The western Balkan Peninsula is characterized primarily by small and medium-sized mountainous rivers that descend through steep, narrow valleys to the Adriatic and Ionian coasts. Rivers of this area typically have naturally high sediment loads at roughly 2800 t/km2/yr, which is two to three times higher than rivers in northern Europe (Milliman & Farnsworth 2011).The Drin is the largest drainage in the ecoregion with the third largest discharge in Europe into the Mediterranean Sea. Its two main tributaries are the White Drin and Black Drin, which flow from the Dinaric Alps and lakes Ohrid and Prespa before meeting to form the Drin. From the confluence the Drin flows 160 km to the Adriatic Sea. Just 1.5 km before reaching its mouth the Drin meets the Buna, which drains Lake Skadar (Lake Shkodra). Maximum flow occurs on the Drin in winter and spring, resulting in winter floods that often back up into the Buna River and Lake Skadar (Skoulikidis et al. 2009).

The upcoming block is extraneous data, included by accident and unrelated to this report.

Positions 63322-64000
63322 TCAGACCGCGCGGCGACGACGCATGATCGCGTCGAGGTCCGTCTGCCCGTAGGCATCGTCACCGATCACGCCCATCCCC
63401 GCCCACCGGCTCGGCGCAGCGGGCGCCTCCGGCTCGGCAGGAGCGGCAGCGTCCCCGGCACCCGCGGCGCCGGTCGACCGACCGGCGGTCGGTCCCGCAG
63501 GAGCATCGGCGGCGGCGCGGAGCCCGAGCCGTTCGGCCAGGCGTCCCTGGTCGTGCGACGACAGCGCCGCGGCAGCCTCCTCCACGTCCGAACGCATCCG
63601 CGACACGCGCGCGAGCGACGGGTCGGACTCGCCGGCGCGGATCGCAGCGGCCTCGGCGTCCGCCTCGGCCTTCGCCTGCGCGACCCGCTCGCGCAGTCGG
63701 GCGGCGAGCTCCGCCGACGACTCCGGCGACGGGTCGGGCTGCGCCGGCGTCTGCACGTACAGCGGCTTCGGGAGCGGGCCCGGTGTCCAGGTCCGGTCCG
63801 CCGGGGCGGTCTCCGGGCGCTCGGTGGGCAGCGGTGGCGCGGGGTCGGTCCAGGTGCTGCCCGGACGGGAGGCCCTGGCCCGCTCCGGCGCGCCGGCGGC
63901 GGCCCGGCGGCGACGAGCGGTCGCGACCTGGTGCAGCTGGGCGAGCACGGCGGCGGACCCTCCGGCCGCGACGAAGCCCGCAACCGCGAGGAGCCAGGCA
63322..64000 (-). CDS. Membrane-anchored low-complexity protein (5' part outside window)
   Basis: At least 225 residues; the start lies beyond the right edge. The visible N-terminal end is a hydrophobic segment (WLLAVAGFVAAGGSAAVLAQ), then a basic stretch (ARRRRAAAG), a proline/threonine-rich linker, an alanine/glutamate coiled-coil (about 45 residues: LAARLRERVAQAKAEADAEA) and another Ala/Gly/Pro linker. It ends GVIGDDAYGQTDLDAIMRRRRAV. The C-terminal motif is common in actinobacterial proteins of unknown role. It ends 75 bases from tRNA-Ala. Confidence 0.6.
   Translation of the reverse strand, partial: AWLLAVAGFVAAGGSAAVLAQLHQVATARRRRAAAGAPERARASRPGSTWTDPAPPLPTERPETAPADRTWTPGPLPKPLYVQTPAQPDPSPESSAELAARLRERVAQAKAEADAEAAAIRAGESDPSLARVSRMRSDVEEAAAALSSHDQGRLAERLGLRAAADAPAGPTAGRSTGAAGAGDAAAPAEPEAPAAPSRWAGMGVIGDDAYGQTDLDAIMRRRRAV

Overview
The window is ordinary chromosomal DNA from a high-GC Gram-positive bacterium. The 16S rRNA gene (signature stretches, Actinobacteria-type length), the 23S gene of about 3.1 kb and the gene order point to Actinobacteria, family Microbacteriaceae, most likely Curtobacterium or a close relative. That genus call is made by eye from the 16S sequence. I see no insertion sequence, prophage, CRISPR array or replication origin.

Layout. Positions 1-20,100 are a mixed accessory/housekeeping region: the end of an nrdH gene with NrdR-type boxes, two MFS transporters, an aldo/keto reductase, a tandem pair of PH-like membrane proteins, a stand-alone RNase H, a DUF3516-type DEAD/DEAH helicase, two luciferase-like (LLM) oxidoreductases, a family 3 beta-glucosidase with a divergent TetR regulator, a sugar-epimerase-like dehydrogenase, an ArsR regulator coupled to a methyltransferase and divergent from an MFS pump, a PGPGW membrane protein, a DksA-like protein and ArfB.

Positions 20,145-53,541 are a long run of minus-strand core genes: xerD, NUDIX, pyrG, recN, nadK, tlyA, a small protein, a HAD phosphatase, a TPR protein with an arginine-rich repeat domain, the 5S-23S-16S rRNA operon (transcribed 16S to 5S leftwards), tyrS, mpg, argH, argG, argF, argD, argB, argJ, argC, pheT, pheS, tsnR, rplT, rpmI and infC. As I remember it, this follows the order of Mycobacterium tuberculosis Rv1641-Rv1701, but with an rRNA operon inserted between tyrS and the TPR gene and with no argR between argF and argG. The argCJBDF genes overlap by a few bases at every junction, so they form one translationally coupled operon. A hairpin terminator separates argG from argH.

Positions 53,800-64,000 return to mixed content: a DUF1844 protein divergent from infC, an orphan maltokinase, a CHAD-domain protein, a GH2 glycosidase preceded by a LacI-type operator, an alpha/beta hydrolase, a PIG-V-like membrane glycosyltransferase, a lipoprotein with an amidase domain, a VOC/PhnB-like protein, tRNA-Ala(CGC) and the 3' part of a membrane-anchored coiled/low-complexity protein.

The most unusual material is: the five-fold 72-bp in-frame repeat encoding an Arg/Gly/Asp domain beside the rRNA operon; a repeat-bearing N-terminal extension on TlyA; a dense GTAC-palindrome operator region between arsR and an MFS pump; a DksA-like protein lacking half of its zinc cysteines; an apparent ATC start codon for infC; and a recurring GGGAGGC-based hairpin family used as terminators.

The southwestern part of Albania, usually known as the “Albania Riviera,” that is not part of the Vjosë drainage includes Ionian drainage rivers, of which the most important are the Bistrica and Pavlo rivers.

The Vjosë (Aoos) is the southernmost river in the ecoregion. It originates in the Pindus Mountains and flows through deep gorges and steep ravines to the Adriatic Sea with inputs from the tributaries Voidomatis, Drino, Zagori, and Bënçë. Like the Drin, it has a pluvio-nival flow regime with a maximum discharge in winter and a second discharge in spring (Skoulikidis et al. 2009).